According to the State Office of Court Administration, in 2016 more than 28,000 domestic assaults were reported to police agencies outside of New York City. October is National Domestic Violence Awareness Month--a reminder that this type of abuse is prevalent and that educating the public on this important topic can help save lives.
One way to provide critical information to families that could help prevent instances of domestic violence is by passing Brittany’s Law. Brittany’s Law would create a public registry of violent, felony offenders that would operate similar to the state’s sex offender registry. Those convicted of violent felonies would be required to register as a violent felon with the NYS Division of Criminal Justice Services within 10 days of being released from prison and would be required to re-register annually or if their address changed. The public would have access to the online registry and would be able to search to see if they have violent offenders living in their neighborhoods--just as the public can with the sex offender registry.
The law is named for Brittany Passalacqua, the 12-year-old daughter of Helen Buchel. Both Brittany and Helen were brutally murdered in November 2009 by John Edward Brown in Geneva, New York. Brown had a criminal history that included a conviction for assaulting his infant daughter in 2003. According to Helen’s mother, Dale Driscoll, Helen was unaware of Brown’s violent past when she became involved with him. Since the tragedy, Helen’s mother and state representatives have been fighting for the enactment of Brittany’s Law.
Studies repeatedly have shown that violent felony offenders are likely to repeat violent crimes when released from prison. According to the U.S. Bureau of Justice Statistics, 71.3% of violent offenders are arrested for a new crime within five years of release. Looking at the recidivism rate in New York State, in 2011 the NYS Department of Corrections and Community Supervision released a study finding that 45% of violent felony offenders were likely to be re-incarcerated. Throughout our communities in New York State, there are probably many individuals like Helen, who have unknowingly come into contact with an individual with a violent, criminal past – whether it’s their neighbor or even someone in their household. Passing Brittany’s Law would give the public access to important information about people they meet, which can save lives and prevent tragedies.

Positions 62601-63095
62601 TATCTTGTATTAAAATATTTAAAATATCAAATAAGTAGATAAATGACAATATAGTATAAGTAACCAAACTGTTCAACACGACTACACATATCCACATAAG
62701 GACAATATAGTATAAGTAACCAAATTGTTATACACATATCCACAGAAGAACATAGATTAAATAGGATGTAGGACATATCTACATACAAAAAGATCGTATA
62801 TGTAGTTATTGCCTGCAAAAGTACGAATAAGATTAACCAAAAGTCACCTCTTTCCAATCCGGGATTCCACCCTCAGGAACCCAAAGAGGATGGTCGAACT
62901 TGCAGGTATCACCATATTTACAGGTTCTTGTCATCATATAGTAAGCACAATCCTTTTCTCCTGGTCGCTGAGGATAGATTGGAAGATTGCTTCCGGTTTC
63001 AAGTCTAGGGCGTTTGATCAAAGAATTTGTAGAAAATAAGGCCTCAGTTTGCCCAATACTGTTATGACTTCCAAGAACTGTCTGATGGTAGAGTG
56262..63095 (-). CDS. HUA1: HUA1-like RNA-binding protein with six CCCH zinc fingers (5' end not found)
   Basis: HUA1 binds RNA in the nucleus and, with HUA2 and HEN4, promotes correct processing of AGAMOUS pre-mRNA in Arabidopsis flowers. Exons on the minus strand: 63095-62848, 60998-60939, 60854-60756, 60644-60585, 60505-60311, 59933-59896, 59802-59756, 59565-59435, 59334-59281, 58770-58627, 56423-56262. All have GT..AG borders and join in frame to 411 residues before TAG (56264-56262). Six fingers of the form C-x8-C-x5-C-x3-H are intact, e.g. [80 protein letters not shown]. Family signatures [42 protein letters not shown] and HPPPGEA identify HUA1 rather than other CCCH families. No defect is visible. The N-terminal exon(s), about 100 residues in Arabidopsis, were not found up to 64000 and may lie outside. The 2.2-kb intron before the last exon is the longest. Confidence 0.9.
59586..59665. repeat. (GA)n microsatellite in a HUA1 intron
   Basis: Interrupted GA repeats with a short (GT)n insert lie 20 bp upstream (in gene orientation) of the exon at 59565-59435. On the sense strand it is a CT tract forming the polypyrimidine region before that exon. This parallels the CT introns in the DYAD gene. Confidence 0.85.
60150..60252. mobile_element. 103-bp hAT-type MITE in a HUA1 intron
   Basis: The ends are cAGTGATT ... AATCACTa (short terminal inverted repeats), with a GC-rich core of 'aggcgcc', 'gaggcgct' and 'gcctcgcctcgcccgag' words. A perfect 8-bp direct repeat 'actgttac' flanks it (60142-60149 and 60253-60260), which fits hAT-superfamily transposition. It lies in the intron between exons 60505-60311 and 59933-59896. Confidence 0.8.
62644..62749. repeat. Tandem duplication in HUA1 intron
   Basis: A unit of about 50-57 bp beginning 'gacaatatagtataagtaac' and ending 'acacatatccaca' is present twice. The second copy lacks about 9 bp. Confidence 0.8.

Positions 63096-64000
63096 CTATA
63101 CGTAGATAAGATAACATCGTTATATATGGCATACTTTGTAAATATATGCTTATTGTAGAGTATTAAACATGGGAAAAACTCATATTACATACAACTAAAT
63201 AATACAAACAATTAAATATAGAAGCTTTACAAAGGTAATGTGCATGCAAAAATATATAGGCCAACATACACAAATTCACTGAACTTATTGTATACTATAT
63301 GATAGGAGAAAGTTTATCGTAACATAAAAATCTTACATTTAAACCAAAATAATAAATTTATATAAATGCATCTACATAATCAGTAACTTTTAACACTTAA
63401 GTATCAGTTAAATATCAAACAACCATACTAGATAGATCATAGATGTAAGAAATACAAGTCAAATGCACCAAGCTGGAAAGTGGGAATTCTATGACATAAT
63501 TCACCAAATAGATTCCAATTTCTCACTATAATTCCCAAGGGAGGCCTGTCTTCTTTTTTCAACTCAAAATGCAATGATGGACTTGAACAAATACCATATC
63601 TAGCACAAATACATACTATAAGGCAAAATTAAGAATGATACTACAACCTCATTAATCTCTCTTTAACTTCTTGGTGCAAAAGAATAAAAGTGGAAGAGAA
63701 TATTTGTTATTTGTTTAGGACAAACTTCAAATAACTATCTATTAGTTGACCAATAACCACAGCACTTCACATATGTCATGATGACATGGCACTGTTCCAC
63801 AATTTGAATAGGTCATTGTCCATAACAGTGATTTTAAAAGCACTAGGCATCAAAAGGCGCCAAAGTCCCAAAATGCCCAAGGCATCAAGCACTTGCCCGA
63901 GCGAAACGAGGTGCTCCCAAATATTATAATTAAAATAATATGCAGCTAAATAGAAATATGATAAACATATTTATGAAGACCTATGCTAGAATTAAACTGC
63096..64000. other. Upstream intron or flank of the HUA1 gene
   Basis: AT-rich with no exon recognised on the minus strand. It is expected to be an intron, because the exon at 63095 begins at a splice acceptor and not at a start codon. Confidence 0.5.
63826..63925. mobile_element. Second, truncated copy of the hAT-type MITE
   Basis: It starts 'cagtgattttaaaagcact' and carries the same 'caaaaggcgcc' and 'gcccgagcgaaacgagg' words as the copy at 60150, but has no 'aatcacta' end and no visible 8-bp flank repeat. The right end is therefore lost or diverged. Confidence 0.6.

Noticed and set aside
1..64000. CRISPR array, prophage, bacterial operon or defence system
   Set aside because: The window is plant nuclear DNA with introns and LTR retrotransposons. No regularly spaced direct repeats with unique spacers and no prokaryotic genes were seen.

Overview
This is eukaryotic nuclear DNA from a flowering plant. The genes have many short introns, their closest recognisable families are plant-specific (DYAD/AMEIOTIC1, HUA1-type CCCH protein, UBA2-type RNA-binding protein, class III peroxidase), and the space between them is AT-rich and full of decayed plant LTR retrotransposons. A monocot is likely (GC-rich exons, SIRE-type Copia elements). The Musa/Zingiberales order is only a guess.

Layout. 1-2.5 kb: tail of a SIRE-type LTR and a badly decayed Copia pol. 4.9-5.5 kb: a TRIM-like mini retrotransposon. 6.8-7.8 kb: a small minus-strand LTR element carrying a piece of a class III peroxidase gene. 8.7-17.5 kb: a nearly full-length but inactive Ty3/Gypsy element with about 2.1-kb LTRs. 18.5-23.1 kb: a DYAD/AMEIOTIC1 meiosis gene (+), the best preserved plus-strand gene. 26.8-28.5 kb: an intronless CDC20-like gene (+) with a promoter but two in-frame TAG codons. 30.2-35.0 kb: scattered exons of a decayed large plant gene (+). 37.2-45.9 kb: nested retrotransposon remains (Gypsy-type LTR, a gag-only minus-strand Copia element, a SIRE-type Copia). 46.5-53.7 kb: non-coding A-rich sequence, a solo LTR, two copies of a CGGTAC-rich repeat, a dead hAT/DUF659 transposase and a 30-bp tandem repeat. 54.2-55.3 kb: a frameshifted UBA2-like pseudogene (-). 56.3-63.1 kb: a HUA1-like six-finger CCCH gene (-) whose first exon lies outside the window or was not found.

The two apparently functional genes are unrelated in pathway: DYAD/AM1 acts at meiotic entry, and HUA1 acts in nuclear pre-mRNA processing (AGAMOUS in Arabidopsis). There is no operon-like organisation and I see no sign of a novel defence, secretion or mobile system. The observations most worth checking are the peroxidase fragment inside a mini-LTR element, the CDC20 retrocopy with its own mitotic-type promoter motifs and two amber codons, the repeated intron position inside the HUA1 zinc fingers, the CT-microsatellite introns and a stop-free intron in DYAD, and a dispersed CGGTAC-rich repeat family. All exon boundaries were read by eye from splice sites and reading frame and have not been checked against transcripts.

The Senate has passed this bill eight times. Unfortunately, the Assembly Democrats have consistently blocked Brittany’s Law from reaching the floor for a vote. Despite bipartisan support, the bill has remained in the Assembly Corrections Committee since 2010.
Throughout our communities in New York State, there are likely many individuals like Helen, who have unknowingly come into contact with an individual with a violent, criminal past – whether it’s their neighbor or even someone in their household. Had Brittany’s Law been in place in 2009, it’s possible that Helen Buchel would have had the tools to discover Brown’s criminal background prior to inviting him into her home. Fourteen other states have similar violent criminal registries. New York should be next.
Locally, we are fortunate to have excellent agencies in place that help victims of domestic violence and abuse. Vera House in Onondaga County manages a 24-hour crisis support hotline for people who may be in danger, need advice or access to resources. That number is (315) 468-3260. Oswego County residents may call the county's abuse and assault hotline at (315) 342-1600. Jefferson County residents may call the Victim Assistance Center's 24-hour hotline at (315) 782-1855. For an emergency, dial 911 or call the New York State Domestic and Sexual Violence Hotline at 1-800-942-6906. For general information, visit http://www.opdv.state.ny.us or call 1-866-704-2503. If you have any questions or comments or if you would like to be added to my mailing list or receive my newsletter, please contact my office by mail at 200 North Second Street, Fulton, New York 13069, by e-mail at [email protected] or by calling (315) 598-5185.